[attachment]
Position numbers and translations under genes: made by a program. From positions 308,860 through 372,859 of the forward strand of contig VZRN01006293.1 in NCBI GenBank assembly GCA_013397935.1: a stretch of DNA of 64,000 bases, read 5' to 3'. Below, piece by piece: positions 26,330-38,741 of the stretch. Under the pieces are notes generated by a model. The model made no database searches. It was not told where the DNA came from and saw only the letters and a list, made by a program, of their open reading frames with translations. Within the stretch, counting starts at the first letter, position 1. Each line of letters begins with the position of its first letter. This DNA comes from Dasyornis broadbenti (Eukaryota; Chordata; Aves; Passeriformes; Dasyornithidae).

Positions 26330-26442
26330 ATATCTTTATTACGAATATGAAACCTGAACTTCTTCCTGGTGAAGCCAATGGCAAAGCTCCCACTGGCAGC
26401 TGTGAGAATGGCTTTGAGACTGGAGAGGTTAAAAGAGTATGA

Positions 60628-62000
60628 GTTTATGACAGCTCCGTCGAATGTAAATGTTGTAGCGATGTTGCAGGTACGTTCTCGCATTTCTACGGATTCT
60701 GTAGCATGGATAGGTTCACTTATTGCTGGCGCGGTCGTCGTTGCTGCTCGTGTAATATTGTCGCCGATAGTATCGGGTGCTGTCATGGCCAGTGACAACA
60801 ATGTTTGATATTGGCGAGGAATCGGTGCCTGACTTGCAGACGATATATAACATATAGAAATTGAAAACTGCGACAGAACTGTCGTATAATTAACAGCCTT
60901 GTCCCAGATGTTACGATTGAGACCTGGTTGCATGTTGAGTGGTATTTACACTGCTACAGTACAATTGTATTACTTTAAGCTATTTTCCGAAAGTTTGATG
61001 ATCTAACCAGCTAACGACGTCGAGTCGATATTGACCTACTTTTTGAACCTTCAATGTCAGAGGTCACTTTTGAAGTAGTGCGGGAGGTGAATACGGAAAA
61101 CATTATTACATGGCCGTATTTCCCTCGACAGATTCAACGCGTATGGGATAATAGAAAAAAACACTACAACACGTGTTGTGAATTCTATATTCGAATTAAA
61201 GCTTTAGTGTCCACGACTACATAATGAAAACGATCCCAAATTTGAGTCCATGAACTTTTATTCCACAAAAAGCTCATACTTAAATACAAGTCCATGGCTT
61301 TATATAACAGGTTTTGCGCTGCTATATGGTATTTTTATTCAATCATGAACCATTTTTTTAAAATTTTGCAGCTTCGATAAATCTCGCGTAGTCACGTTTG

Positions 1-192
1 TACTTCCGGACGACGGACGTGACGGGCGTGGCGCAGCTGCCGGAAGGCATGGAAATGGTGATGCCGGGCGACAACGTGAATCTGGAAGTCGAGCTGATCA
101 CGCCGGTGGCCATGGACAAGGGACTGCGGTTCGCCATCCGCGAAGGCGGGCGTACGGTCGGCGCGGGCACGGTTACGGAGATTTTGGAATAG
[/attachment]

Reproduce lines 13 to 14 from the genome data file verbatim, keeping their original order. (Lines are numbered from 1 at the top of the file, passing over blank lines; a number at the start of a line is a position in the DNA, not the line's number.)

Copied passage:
61301 TATATAACAGGTTTTGCGCTGCTATATGGTATTTTTATTCAATCATGAACCATTTTTTTAAAATTTTGCAGCTTCGATAAATCTCGCGTAGTCACGTTTG

Positions 1-192